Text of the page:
Exploring Isometric Typefaces

For this task we were asked to create our own Isometric typefaces, we were split into groups of three and provided various different grid papers. My group was given triangular   grid paper and asked to create any font we could think up, 2D or 3D. I enjoy these tasks where there a strict rules, these being rules for letter-forms conforming in size, but also a
great deal of creative freedom. However I quickly found myself struggling to impress.

I asked David to view my first two attempts so I could gauge whether I was on the right track. I was rather pleased with the first design, it’s symmetrical style was based around a hexagonal system and, I thought, reminiscent of a 90s videos game. However David told me the font was the first and most basic one he would have expected, and that once again I needed to expand my thinking to create something unique.

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Of all our typeface designs, Laura’s was deemed the best, and I honestly could see why. She’d created a two dimensional typeface which was deceptively simple yet intricate. As a group we set out to refine the typeface and adapt all the letter-forms to conform in size.

Laura’s preliminary sketches

Here’s what we had to work off, a very angular typeface with the the basic theme that each letter-form contained at least one large triangle.

We all agreed we liked the idea and would work as a group to design a full 26 letter alphabet, with each person working on some number of letter-forms and submitting them for approval to the rest of the group. This work I found very fulfilling and productive. We worked well as a team and I learned a lot by mixing my own ideas into a design that was primarily the creation of another student. We gave our own thoughts on a letter-form as it was submitted and with the input of all of us we ended up with something pretty great.

My sketches with several design for letter-forms, those circled were the approved ones.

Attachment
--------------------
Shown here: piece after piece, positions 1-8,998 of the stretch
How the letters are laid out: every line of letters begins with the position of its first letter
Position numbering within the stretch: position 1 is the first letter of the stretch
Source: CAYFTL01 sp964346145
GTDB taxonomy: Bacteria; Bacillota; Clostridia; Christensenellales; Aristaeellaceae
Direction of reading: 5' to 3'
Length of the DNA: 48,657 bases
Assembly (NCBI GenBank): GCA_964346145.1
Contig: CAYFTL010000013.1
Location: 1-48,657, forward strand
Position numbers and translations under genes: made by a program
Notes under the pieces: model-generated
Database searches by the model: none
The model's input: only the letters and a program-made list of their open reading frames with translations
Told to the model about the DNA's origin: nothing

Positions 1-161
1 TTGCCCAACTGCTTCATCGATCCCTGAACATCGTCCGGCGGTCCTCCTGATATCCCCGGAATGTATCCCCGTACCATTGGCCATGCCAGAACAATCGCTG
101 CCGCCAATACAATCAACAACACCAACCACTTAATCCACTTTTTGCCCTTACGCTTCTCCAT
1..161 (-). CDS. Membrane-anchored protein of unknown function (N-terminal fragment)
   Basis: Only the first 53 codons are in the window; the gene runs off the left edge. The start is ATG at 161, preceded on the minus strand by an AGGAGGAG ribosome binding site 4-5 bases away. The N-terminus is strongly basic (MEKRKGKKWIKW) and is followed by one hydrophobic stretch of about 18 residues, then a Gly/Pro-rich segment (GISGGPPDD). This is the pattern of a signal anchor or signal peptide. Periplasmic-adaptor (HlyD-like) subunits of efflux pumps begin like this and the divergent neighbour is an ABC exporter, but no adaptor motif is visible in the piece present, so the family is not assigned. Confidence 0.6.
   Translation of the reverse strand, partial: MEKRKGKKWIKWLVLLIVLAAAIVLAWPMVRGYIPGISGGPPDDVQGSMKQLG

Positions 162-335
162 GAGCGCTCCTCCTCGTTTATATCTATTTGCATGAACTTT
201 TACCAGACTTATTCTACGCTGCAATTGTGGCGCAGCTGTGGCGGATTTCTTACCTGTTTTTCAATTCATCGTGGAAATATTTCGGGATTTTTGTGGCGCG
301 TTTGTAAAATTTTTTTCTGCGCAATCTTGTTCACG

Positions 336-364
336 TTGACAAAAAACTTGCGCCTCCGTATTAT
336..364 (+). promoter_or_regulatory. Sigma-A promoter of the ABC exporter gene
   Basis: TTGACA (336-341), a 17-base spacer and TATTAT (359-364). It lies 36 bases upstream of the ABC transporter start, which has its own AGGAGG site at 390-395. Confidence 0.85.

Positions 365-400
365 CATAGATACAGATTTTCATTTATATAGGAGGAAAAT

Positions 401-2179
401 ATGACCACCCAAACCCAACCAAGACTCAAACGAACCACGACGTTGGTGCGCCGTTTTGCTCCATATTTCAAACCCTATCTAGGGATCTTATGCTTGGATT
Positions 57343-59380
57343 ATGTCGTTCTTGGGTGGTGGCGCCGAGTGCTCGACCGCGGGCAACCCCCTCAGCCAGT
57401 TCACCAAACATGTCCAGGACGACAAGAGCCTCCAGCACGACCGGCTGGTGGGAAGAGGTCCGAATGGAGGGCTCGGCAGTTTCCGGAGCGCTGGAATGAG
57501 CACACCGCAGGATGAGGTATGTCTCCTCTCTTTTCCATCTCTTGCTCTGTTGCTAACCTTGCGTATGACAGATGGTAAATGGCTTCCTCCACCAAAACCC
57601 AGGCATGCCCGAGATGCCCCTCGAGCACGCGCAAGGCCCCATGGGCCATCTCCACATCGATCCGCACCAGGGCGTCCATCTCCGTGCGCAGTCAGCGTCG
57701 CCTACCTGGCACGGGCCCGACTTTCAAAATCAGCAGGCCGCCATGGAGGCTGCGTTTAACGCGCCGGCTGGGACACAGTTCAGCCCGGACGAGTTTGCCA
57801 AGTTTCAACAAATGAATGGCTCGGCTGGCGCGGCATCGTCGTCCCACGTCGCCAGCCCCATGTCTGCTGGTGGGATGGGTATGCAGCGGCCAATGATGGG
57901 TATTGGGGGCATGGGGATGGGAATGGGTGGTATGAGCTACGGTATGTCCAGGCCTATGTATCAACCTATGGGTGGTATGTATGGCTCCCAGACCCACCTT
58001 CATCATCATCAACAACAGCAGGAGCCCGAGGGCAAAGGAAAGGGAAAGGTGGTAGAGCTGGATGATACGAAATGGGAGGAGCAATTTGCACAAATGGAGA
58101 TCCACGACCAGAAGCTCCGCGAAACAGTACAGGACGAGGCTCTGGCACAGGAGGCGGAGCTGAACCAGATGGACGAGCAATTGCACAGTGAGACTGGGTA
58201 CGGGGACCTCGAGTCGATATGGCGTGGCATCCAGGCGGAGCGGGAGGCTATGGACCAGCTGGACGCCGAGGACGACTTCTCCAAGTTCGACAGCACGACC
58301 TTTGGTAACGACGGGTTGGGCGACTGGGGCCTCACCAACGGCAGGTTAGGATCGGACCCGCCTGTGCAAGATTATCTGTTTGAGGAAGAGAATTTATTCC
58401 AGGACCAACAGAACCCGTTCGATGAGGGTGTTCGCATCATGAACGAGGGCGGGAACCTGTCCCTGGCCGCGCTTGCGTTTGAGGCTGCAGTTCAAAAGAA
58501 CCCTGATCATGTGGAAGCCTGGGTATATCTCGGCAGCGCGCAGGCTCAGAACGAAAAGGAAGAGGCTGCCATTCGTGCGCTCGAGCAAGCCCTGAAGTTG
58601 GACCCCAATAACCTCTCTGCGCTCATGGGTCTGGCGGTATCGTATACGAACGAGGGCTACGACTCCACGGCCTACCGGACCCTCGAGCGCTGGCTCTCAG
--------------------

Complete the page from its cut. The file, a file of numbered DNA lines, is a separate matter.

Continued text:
This image shows my work designing several letter-forms and illustrates the vetting process for each. My major contributions to the design were to highlight the large triangular form that the typeface was based around to give it prominence. As well as to introduce a hexagon to denote the circular letter-forms. As you can see at the base of the image, we circled each letter-form when we had agreed on it’s design.

Once our design was finalised we were asked to create some number of the forms each to a larger scale and present  them to the class. Laura was, of course, first to introduce our work as it’s lead designer. But we were all involved, explaining our process and the influence each member had had on the project.

My larger scale letter-formsisometric-typeface-oisometric-typeface-z

Here I’ve created, from left to right,the letters ‘r,o,s,v,z,x’. We took it upon ourselves as a group to complete an assignment for this work immediately after the lecture by creating, each a letter-form in Adobe Illustrator. This was very arduous as I’m still very much a novice, however through numerous YouTube tutorials we managed to create our final designs.

I was so personally pleased with the ‘Z’ and the ‘O’ that I couldn’t decide between the two and instead created them both digitally. During this process we decided that someone colouration would further demarcate the triangular forms and so we decided as a group to leave the triangular forms white and fill the rest of the lettering in black.

This whole process lead me to realise the true intricacy of  creating even a simple typeface. Drafts, redrafts and further redrafts, while juggling different group members competing ideas. Working cooperatively was a joy, however at the point where we had designed our finalise letter-forms in illustrator and called it a day, we’d been working ceaselessly for the entire afternoon.


Author: David Rothwell

I am a Graphic Communication student at Cardiff Metropolitan School of Art and Design If you like any of my work, have feedback (good or bad) or would like to get in touch, please do

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